System Restore—It’s not just for Computers

How knowing your blood pressure can help you to make changes
by Olivia Rossi

Your Personal Trainer

“System restore” is a function of your computer that allows you to revert your system to the way it was at a previous time without losing personal data files. How many times have you said “I’d love to be twenty again and know what I know now?” I’d settle for forty! Wouldn’t it be nice if we could do it with the stroke of a computer key?

I had a “system restore” moment a couple of months ago, a wake-up call that really shocked me. My blood pressure was high. Me. A cardiac rehab nurse. This was not good. Indeed, it could seriously damage my reputation not to mention my health! My weight was up, too. There was no denying it—my jeans were getting snug and I felt like a slug! Winter doldrums? Slacking off? OK, I’m human. I have feet of clay and hips of lard! But I had a feeling that there was more to it, so I set off to do some detective work and address some things that I could change. I tapped my “system restore” key . . .

High blood pressure, also called hypertension, has many causes–extra weight, lack of exercise, high sodium intake. I’m not overweight but was over my usual poundage. I’ve always exercised and I keep my sodium intake at a minimum. What’s left? Family history is a positive risk factor for me since both my mom and my sister have it. Another big one, especially for me, is stress. Yes–I have a worrisome nature. I have a brain that doesn’t shut down at night. Insomnia and anxiety can lead to high blood pressure, increasing the risk of coronary artery disease and stroke. At other times, the cause of hypertension can be elusive.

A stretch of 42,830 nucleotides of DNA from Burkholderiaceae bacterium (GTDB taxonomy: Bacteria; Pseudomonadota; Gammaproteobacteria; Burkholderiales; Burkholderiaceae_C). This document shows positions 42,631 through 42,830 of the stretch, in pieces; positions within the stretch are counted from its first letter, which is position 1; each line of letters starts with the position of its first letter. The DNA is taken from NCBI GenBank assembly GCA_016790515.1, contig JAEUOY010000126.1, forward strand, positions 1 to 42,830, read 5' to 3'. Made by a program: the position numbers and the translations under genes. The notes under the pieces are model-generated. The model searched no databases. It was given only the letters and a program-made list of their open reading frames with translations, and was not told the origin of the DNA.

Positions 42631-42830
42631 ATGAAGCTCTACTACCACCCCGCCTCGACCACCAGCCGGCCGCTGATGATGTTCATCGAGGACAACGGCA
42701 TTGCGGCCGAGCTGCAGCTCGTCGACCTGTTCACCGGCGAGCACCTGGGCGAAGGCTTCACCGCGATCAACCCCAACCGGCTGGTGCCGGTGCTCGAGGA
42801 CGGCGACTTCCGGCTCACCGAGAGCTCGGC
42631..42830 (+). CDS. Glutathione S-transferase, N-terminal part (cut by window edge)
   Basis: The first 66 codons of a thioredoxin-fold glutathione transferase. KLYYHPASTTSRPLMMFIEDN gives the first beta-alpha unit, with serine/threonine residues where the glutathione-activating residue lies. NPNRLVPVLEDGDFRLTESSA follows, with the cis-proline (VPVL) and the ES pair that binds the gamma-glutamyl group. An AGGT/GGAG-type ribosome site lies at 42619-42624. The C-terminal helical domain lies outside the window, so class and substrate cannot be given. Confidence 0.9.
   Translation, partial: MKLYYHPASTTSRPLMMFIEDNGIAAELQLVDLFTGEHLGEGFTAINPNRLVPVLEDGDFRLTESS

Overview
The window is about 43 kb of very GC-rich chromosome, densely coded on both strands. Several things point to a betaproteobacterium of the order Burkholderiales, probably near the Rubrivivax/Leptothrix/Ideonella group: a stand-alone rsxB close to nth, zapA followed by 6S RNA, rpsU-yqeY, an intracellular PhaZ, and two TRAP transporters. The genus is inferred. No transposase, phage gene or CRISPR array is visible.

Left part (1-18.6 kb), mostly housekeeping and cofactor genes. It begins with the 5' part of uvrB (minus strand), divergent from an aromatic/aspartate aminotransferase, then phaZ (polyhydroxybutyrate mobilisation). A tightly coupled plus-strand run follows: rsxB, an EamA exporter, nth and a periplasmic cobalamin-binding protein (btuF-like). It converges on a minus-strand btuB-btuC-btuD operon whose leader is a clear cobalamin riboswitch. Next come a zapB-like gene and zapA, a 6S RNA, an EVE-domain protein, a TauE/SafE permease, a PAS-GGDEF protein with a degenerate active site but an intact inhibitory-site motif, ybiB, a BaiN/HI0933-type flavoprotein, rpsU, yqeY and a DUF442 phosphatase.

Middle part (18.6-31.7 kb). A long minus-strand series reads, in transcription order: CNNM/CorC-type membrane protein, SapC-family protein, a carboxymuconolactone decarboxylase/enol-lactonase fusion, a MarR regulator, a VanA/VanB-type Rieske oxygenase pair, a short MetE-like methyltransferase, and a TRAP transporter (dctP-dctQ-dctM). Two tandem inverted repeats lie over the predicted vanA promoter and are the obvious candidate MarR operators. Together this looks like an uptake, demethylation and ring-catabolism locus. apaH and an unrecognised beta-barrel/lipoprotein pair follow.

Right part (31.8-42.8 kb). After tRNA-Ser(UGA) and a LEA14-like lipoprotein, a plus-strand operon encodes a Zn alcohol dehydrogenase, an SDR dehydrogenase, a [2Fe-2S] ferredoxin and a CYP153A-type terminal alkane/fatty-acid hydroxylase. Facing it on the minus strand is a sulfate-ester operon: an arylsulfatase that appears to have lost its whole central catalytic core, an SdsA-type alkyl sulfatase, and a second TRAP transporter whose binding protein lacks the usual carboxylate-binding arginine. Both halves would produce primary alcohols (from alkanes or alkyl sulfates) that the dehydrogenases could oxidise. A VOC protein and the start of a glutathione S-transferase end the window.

I’m taking care of what I can. My own “system restore” has helped me restore my weight to what it was at age forty, ten pounds and twenty-three years ago. I have added an extra day of exercise and am eating more fresh fruits and vegetables, especially celery which can have some blood pressure lowering benefits when combined with other dietary changes. What perfect timing—the Farmers’ Market is back! I plan to go early and often! I have also been listening to guided imagery CDs to help me relax. They work. And while I can’t get new genes I did have to get new jeans! I now have my own blood pressure cuff to keep track of trends—happily it is trending downward.

I’m a nurse. I take blood pressures all day and counsel patients about theirs. I rarely get mine taken because I rarely go to the doctor. You can’t “feel” high blood pressure. I just assumed that mine was fine. It always has (oops, had) been. To re-coin a phrase, I guess I should say: “Nurse, heal thyself.”

Activate your own “system restore” function. Be aware and don’t assume anything. Have your blood pressure checked by your doctor when you have an appointment. You can have it taken at a drug store between visits or consider buying your own monitor to use at home. Blood pressures vary throughout the day so don’t just take one reading and assume it’s too low, too high or just right. Know your numbers and stay informed. If you notice an increasing trend, make an appointment with your doctor to discuss some measures to help decrease it.

For your information, the current American Heart Association guidelines for blood pressure are as follows:

Normal: Less than 120/80
Pre-hypertension: 120/80 – 139/89
Stage I hypertension: 140/90 – 159/99
Stage II hypertension: Greater than or equal to 160/100

Remember, blood pressure varies throughout the day. Exercise increases blood pressure while you are exercising. It often returns to a level lower than it was before you started exercising. That is one of the long term benefits of exercise. Knowing your numbers can be a powerful motivator to begin the process of restoring your system to a healthier you.

Note: If you are interested in learning more about dietary approaches to reducing hypertension, I recommend the book, THE DASH DIET Action Plan by Marla Heller, MS, RD. DASH stands for “Dietary Approaches to Stop Hypertension.”

Yours in fitness,
Olivia C. Rossi, RN, MSN
Certified Clinical Exercise Specialist, ACSM
Certified Personal Trainer, ACSM

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